The year 2021 indeed was full of promises as investors were looking forward to pent-up consumer demand that was expected to drive economic growth in the post-pandemic world. e stars were not aligned Malaysia’s way, as even at the start of the year itselfaws试用账号（www.2km.me）提供aws账号、aws全区号、aws32v账号、亚马逊云账号出售，提供api ，质量稳定，数量持续。另有售azure oracle linode等账号.
AS this is the last column for the year 2021, it is an opportune time to reflect on the performance of financial markets and factors that dictated market directions.
The year 2021 indeed was full of promises as investors were looking forward to pent-up consumer demand that was expected to drive economic growth in the post-pandemic world.
With vaccines slowly but surely being rolled out, economic growth projections for the year were robust, with growth expectations of between 6.5% and 7.5% as envisaged by the government when Budget 2021 was tabled.
But the stars were not aligned Malaysia’s way, as even at the start of the year itself, economic activities were disrupted by the announcement of the movement control order (MCO) on top of the Declaration of Emergency and the suspension of the Parliamentary session in early January itself.
While Malaysia announced plans for inoculation of its population, the slow pace of the rollout was slowly taking its toll on the number of cases, despite the MCO. Left with no choice, Malaysia moved towards the implementation of a full MCO which came with greater restrictions.
At the same time, the political temperature too was rising, as the sitting prime minister then, Tan Sri Muhyiddin Yassin, lost the majority support in the house and it was back to another game of political maneuvering, which eventually led to the appointment of Datuk Seri Ismail Sabri Yaakob as the ninth Prime Minister of Malaysia.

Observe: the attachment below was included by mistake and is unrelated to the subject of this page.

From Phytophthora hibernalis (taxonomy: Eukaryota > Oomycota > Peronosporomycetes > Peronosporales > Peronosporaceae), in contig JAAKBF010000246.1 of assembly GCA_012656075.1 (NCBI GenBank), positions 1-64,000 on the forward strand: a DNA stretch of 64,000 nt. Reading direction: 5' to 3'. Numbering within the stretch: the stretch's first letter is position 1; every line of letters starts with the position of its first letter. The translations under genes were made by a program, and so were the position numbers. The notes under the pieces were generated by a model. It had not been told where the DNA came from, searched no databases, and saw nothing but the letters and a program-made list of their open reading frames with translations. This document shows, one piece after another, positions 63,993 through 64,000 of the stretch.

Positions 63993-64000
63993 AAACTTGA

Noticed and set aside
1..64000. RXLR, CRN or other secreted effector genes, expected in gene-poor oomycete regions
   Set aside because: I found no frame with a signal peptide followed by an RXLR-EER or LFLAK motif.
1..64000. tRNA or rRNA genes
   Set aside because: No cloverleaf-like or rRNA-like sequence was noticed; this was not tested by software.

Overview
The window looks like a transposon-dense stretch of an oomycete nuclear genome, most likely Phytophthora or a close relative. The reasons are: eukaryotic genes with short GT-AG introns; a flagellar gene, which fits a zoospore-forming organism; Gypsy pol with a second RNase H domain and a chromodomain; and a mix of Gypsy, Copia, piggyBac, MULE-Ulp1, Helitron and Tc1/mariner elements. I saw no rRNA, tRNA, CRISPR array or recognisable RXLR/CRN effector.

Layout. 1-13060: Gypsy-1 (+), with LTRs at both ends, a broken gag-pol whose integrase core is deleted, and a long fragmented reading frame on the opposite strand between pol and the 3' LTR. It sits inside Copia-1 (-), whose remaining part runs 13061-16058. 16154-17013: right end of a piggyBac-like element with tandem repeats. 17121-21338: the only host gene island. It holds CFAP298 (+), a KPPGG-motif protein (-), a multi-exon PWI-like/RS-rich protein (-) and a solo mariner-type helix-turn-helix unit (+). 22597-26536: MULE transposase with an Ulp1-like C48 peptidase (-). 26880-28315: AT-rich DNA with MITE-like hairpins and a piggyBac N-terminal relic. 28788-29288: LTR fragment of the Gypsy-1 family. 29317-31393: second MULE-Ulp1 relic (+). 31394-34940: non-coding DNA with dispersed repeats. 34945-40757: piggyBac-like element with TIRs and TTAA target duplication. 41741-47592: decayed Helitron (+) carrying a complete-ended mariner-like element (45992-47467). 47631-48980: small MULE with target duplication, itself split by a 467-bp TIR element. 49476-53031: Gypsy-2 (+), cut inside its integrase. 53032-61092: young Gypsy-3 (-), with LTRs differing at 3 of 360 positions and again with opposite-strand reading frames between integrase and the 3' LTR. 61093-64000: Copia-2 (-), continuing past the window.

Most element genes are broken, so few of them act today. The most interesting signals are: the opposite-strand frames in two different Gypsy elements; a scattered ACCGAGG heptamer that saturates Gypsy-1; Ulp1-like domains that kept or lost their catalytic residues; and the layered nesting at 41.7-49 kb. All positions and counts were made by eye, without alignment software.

This coincided with Malaysia’s experience of the peak number of Covid-19 cases as well as the number of deaths in August.
Battling against the pandemic, the government introduced various economic stimulus packages to the tune of RM225bil, bringing the pandemic-led assistance programme since last year to RM530bil, of which some RM83bil was direct fiscal injection.
This also includes the various Employees Provident Fund-related withdrawal schemes which have proven to be popular among its members as some RM101bil have been withdrawn.
While economic momentum for 2021 was in full swing in the second quarter (Q2) period when the economy expanded by 16.1% year-on-year (y-o-y), it was the reverse in the Q3 period as the economy contracted by 4.5% y-o-y.
Based on seasonally adjusted figures, technically, Malaysia entered an economic recession yet again as we experienced two consecutive quarter-on-quarter of economic contractions.
Nevertheless, as far as market earnings are concerned, not many changes were seen throughout the year, but individual sectors and stocks did see some gyration in numbers, especially those within the glove sector, plantation and other commodity-based companies which benefitted from the sky-high commodity prices.